Business, Cloud Tech, Communications Tech, Docusign, Social Media

Momentum 2014 Conference Signups Are Open

It seems that tech conferences give their attendees just enough time to recover before announcing a new get-together in San Francisco. Hot on the heels of Dreamforce 2013 last month, Docusign has announced their annual tech conference Momentum 2014 and signups are already available online.

The official website claims it will be “3 days of unparalleled networking and discovery” and it should live up to that statement if Momentum 2013 is any indication. Last year’s event gave Docusign a chance to showcase major advances in e-signature and cloud and the permeation of e-signature into almost every major industry. This year’s emphasis is on becoming 100% digital, and attendance promises “actionable strategies to cut costs, conserve resources and make your company truly unstoppable.”

Like any good technology conference, Momentum 2014 hosts numerous tech celebrity speakers. Docusign executives Keith Krach (CEO), Tom Gonser (CSO) and Roger Erickson (VP of Customer Success) will all have speaking events. The two guest stars this year are John Hinshaw (VP of Technology and Operations) from HP and Zach Nelson (CEO) from cloud software company Netsuite.

Momentum 2014 has two events March 4-6 event running in Docusign’s home in San Francisco and a London conference taking place on June 4. Early bird passes are currently selling for $795 (compared to a normal price of $995) with a 3-for-2 bundle going for $1,990 and an 8-for-5 at $4,975. Docusign has always had a strong tradition of content marketing, and the Momentum announcement combined with their recent 2014 Winter Release indicates a major effort to catch the tech community’s attention before the year closes out.

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Business, Communications Tech, Social Media, Startup Highlights

Startup Highlights: Seth Bannon And Amicus

Tech startups that intend to streamline business activities tend to hog the spotlight, but ultimately use of technology is about closing the distance between a consumer and a provider and that’s the mission of Seth Bannon and his company Amicus. Amicus has the ambitious goal of overhauling the way non-profit organizations connect with their donors and supporters, making it easier for all parties involved.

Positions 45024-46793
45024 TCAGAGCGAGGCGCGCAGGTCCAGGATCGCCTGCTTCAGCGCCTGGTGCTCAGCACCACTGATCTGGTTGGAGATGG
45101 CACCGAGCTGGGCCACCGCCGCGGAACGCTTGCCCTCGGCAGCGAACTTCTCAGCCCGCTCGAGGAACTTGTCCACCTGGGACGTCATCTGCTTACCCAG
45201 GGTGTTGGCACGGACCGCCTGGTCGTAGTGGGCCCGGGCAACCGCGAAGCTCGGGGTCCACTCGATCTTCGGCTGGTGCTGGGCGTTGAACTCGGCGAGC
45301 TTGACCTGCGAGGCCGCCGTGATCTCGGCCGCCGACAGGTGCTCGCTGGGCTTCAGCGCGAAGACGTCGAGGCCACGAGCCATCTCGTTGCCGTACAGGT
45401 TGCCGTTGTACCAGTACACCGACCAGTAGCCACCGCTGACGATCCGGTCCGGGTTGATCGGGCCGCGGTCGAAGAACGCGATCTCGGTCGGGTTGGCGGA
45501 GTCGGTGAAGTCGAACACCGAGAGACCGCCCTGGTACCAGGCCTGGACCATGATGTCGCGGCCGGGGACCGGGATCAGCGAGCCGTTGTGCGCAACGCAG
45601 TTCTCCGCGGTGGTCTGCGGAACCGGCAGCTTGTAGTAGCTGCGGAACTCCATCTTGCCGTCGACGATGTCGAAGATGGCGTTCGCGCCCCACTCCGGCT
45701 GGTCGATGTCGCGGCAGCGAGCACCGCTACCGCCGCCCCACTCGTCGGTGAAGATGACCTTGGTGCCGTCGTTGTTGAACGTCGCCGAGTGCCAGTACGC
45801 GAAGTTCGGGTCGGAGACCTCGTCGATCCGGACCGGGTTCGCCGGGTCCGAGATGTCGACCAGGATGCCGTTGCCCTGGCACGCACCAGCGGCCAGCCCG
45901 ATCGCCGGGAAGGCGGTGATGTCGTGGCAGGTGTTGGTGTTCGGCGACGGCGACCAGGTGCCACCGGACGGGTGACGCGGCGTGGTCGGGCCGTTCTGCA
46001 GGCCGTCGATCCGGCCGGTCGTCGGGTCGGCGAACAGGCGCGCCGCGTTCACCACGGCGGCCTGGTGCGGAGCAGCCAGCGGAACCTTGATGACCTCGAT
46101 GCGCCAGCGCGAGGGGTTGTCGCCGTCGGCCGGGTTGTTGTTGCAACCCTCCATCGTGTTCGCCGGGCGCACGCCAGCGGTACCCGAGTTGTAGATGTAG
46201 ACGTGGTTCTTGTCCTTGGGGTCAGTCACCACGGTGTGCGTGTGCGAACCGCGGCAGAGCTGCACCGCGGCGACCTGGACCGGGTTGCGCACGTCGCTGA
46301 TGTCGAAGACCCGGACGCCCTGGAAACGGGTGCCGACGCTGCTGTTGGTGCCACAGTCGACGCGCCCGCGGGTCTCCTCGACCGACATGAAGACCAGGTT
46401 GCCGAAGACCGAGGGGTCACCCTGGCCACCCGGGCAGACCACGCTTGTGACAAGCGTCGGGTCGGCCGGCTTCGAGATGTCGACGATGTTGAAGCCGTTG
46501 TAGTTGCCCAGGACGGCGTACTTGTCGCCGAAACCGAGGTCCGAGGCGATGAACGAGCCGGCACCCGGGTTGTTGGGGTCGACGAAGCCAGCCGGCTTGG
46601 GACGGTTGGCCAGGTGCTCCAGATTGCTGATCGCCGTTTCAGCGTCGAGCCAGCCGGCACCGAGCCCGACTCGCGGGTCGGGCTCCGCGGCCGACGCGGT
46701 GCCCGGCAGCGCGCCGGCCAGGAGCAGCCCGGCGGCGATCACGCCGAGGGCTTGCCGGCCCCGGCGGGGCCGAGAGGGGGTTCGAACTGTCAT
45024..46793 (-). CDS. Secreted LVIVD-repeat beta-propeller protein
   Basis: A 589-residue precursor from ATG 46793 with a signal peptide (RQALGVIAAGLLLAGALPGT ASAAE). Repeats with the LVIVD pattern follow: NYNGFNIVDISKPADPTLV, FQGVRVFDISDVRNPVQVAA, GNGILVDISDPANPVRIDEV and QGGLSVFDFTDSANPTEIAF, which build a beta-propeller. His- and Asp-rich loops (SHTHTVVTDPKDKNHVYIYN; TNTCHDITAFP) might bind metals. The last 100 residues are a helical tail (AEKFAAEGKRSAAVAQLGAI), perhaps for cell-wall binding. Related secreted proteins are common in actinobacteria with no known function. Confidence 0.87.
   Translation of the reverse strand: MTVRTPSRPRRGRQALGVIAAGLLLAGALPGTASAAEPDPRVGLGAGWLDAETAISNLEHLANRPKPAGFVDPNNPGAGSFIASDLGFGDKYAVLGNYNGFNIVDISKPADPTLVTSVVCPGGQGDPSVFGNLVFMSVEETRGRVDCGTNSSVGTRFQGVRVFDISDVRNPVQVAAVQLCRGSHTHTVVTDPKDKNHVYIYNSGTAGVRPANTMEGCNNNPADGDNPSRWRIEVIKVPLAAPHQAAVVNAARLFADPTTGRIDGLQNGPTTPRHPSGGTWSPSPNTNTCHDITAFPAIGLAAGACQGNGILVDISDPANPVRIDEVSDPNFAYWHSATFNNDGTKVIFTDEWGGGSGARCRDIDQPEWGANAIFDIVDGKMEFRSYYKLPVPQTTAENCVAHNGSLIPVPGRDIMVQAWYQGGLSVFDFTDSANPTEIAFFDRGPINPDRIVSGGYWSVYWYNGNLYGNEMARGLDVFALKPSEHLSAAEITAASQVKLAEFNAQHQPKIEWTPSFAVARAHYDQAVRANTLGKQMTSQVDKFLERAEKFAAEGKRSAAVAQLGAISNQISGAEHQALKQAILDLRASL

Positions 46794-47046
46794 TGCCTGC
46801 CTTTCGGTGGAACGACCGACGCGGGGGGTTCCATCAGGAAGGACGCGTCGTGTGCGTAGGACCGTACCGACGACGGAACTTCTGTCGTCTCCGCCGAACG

Amicus’s most recent funding run was completed in 2012, but Inc.com recently released an article on Amicus detailing Bannon’s rise from rags to (relative) riches. A dramatic conclusion to the funding round in October 2012 came in the middle of Hurricane Sandy, when the storm knocked out the power in Brad Gillespie’s neighborhood. Gillespie was a partner at IA Ventures poised to sign $3.2 million in Bannon’s direction but delayed by the storm. Luckily, technology was able to save the day. “I downloaded the papers Seth sent and used DocuSign to sign it while on the bridge,” Gillespie says, “surrounded by all these people hanging out and drinking.”

Amicus offers non-profits looking to raise funds and awareness a modern alternative to cold-calling and passing out flyers. Harnessing the reach of social media, Amicus operates on the knowledge that requests for money or favors are going to hit a lot harder coming from friends and family than a stranger. Amicus social network connections are cross referenced with target outreach populations, then those connections are tasked with contacting any of their friends that might be interested in the outreach. Successful contact rewards the caller with points and prizes. It is a surprisingly old school outreach strategy given the tech nature of the company.

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Communications Tech

Telecom Giant Huawei Commits $600 Million to 5G Research

Chinese telecom company Huawei looks to be one of the first to take major steps into the communications future. As 4G just begins to enter the mainstream, the company announced that it would be committing a whopping $600 million to 5G research and implementation.

The research money is planned to be used over the next 5 years in anticipation of 5G launching in2020, with Huawei hoping to be on the edge of the technology at that time. Though there was no specifics on how the money would be spend, Eric Xu, Huawei’s CEO, stated that “there are several issues that must be resolved before 5G becomes a reality. These include the availability of spectrum and technological challenges, such as how to engineer network architectures capable of handling increasingly higher data volumes and transmission speeds necessary to accommodate more users on the network.”

Huawei is one of several telecom giants, including Samsung and BT that have funded a research center for 5G in Surrey, which is due to be up and running by 2015. However, even with well-funded research commercial release of 5G is not expected for some time so might be best to just be happy with 4G for the time being.

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